Monday, February 20, 2012


Roses of Summer  - it is hard to believe you will ever return....
I went to my home group yesterday.  That little room is like an oasis in my life.  I walk in and people greet me so warmly.  Old friends and strangers alike.  There were two men celebrating 10 years of continuous sobriety.  Another was celebrating, but didn't get out of bed in time, so he went to another, later, meeting.  He is the other shadow in my profile photo.

A man came and sat next to me.  He has known me since I got sober.  That means he is sober longer than me.  I am so grateful for those who came before me.  And particularly grateful that many of them are still around.  Our paths have been closer than now over the years.  I was engaged to a man who was a dear friend of his, so we used to take trips together and stay in the same houses.  I know his wife.  I know him.  He understands the deep wound I carry around from that relationship ending.  He told me a few weeks ago that the man I loved so dearly is still asking about me.  He still pines for me.  I know what his pining looks like because he was pining over someone else when we first met.  Oh, if he only could have stayed sober!

In the meeting a young man was called on.  He said he was grateful to be sober, and that he would like to listen because there were so many people there who had so much sober experience he really liked to just sit and listen rather than talk.


The rest of yesterday I reflected on what is different about this group and the other one.  The one where so many people are going in and out and in and out and in and out.  

First of all, there is a strong core of sober members.  They are not shy about telling someone when their head is up their ass (sorry for the vulgarity, but I cannot think of another way to say this).  They are not shy about suggesting that people ought to try STAYING sober instead of "keep coming back!!!!"  They are not shy about talking about GOD.  And the STEPS.  They actually WORK with others instead of just coming to meetings and talking about how great their sobriety is.  They actually know each other outside of the rooms.  It is a strong group.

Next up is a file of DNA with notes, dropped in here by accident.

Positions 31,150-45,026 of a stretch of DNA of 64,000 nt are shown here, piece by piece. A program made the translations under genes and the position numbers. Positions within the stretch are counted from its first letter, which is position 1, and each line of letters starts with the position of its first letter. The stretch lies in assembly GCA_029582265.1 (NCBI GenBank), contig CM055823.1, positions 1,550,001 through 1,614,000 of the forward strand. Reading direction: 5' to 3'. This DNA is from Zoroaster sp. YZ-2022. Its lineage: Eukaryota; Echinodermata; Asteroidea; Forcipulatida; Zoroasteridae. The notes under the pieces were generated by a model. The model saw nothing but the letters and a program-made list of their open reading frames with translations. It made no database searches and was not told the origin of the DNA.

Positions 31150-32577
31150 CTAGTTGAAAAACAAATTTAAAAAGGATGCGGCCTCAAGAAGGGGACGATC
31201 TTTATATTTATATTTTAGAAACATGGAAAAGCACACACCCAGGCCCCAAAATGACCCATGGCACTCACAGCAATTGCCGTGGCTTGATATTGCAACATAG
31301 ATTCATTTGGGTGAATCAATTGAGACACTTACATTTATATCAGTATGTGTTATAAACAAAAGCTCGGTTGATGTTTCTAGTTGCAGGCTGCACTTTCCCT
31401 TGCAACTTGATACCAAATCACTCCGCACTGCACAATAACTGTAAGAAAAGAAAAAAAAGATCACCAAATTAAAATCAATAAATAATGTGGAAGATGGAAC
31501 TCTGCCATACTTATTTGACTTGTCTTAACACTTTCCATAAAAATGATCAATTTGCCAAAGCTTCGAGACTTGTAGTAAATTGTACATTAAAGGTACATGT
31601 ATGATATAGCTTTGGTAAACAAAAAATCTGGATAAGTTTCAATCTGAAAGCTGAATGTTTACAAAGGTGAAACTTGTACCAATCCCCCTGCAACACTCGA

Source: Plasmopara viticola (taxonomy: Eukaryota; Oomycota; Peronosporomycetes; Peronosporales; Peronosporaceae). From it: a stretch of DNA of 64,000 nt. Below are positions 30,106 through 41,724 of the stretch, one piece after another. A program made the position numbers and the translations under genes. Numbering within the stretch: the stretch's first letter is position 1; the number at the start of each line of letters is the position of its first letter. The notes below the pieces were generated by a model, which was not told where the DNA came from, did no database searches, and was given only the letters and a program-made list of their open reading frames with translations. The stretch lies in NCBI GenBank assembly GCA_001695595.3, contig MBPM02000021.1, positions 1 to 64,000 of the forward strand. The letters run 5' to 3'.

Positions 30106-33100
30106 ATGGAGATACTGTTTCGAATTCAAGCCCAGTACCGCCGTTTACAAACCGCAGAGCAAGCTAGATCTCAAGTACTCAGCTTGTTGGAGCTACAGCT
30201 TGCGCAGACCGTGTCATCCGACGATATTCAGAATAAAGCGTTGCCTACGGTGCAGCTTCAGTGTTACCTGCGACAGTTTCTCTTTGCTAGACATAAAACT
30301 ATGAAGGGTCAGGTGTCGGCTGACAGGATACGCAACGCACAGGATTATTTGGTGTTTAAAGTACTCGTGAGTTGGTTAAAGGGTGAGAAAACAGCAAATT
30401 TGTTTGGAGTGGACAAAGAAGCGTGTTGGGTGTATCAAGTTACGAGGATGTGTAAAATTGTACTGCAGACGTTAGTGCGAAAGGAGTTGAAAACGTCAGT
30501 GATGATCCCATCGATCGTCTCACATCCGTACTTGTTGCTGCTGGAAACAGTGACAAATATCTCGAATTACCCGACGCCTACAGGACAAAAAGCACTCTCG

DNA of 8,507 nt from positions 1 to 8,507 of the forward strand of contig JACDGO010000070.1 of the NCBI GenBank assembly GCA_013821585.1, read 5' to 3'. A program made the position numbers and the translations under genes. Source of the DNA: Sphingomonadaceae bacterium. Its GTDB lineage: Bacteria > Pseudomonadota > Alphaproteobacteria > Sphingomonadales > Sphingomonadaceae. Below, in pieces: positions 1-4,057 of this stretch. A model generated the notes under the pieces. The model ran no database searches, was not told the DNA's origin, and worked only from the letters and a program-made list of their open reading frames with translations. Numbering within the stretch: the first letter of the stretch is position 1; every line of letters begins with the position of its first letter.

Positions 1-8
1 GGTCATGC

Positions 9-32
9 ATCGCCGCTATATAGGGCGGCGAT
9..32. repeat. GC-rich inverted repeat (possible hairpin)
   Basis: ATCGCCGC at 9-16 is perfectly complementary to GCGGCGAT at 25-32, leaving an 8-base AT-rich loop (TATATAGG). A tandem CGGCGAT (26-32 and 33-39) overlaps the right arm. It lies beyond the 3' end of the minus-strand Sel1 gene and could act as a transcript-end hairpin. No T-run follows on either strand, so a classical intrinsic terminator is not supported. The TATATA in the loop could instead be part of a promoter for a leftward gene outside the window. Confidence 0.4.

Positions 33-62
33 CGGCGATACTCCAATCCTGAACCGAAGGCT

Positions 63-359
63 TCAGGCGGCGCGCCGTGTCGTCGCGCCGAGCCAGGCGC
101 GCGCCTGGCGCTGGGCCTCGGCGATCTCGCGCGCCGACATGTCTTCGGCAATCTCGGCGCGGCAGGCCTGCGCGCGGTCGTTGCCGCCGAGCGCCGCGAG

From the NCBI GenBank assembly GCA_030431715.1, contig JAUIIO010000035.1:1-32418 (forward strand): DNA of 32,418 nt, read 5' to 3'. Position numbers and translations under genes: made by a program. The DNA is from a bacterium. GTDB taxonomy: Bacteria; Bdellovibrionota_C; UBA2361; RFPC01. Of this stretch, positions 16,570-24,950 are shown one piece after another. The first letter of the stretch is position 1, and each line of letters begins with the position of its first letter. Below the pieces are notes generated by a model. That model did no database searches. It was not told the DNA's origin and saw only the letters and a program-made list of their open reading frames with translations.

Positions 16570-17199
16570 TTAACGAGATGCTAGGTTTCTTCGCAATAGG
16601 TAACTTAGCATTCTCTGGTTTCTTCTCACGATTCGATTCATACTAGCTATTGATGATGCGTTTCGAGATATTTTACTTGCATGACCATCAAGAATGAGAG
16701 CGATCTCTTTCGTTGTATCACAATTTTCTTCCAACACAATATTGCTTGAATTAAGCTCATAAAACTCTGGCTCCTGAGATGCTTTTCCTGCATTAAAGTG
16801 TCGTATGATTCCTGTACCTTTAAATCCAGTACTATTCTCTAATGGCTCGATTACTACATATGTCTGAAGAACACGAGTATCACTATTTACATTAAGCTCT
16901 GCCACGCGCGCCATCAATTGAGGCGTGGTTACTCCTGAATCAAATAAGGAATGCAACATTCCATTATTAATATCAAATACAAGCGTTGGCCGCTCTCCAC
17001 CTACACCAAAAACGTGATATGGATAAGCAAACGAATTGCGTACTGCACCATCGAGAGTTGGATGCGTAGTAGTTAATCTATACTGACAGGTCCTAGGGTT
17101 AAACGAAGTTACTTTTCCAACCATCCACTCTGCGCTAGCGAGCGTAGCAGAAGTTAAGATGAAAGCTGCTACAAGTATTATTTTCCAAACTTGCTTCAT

OK, I'll get off my soapbox now.  I am grateful as can be that I can drive 30 miles and be at this miraculous little place.

Today I am having dinner with a sponsee.  It will be good to see her.  It has been a couple of months.  She is very dear to me (even though she is skinny and I am not).

And I keep thinking about something that happened on Saturday.  There is only one woman in my running group that I don't particularly care for.  I have tried to like her.  I have been as nice as I can be to her.  There were three of us talking, and the woman I don't really like mentioned that she was "drinking a bottle of wine every night."  And then having a hard time sleeping.  The other woman said that she drank a bit of wine, but found that if she didn't drink it, she slept better - sounds like a normal drinker to me - she can quit if given a good reason to.  The other woman, the one I don't really like said "Well, should I go to AA Mary?"  in a very snotty way.  I thought that was odd because I have never said anything to these people about being a member of AA - they know I don't drink, but I never had a good reason to tell anyone of my alcoholism or recovery.  I said to her "Only you can make that decision."   I thought it was a great answer for thinking on my feet - it did acknowledge that I am, indeed, an AA member.  And that I wasn't taking "D"'s inquiry as lightly as she intended.  Hell, I don't know if she has a problem, but she did sound like she might think she does.  And if she is one of us, that "bottle" of wine, is probably more like two or three.